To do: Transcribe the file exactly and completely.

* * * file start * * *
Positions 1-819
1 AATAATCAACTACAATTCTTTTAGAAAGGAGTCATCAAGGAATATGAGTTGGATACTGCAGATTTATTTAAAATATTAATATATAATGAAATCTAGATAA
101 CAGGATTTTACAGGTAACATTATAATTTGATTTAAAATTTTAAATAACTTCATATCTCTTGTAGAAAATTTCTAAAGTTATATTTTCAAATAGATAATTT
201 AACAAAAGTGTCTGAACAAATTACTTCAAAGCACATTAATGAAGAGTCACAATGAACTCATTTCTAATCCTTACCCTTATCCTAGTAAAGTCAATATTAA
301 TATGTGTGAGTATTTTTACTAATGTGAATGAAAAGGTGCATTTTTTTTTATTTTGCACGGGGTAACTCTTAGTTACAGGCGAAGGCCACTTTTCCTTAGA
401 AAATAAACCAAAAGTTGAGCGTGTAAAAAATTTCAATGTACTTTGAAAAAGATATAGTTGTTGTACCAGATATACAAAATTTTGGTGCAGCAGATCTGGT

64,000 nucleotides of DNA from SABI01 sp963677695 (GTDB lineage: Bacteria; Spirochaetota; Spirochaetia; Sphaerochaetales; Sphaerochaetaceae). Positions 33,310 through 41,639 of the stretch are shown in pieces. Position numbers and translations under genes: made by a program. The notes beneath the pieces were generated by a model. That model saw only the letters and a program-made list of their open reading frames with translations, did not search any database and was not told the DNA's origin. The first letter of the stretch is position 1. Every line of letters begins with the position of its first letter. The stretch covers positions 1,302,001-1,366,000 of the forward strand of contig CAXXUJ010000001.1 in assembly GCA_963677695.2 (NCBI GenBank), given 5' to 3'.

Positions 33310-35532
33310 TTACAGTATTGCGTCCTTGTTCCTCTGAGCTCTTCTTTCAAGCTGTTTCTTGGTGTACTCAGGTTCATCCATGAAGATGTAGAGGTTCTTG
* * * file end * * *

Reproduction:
Positions 1-819
1 AATAATCAACTACAATTCTTTTAGAAAGGAGTCATCAAGGAATATGAGTTGGATACTGCAGATTTATTTAAAATATTAATATATAATGAAATCTAGATAA
101 CAGGATTTTACAGGTAACATTATAATTTGATTTAAAATTTTAAATAACTTCATATCTCTTGTAGAAAATTTCTAAAGTTATATTTTCAAATAGATAATTT
201 AACAAAAGTGTCTGAACAAATTACTTCAAAGCACATTAATGAAGAGTCACAATGAACTCATTTCTAATCCTTACCCTTATCCTAGTAAAGTCAATATTAA
301 TATGTGTGAGTATTTTTACTAATGTGAATGAAAAGGTGCATTTTTTTTTATTTTGCACGGGGTAACTCTTAGTTACAGGCGAAGGCCACTTTTCCTTAGA
401 AAATAAACCAAAAGTTGAGCGTGTAAAAAATTTCAATGTACTTTGAAAAAGATATAGTTGTTGTACCAGATATACAAAATTTTGGTGCAGCAGATCTGGT

64,000 nucleotides of DNA from SABI01 sp963677695 (GTDB lineage: Bacteria; Spirochaetota; Spirochaetia; Sphaerochaetales; Sphaerochaetaceae). Positions 33,310 through 41,639 of the stretch are shown in pieces. Position numbers and translations under genes: made by a program. The notes beneath the pieces were generated by a model. That model saw only the letters and a program-made list of their open reading frames with translations, did not search any database and was not told the DNA's origin. The first letter of the stretch is position 1. Every line of letters begins with the position of its first letter. The stretch covers positions 1,302,001-1,366,000 of the forward strand of contig CAXXUJ010000001.1 in assembly GCA_963677695.2 (NCBI GenBank), given 5' to 3'.

Positions 33310-35532
33310 TTACAGTATTGCGTCCTTGTTCCTCTGAGCTCTTCTTTCAAGCTGTTTCTTGGTGTACTCAGGTTCATCCATGAAGATGTAGAGGTTCTTG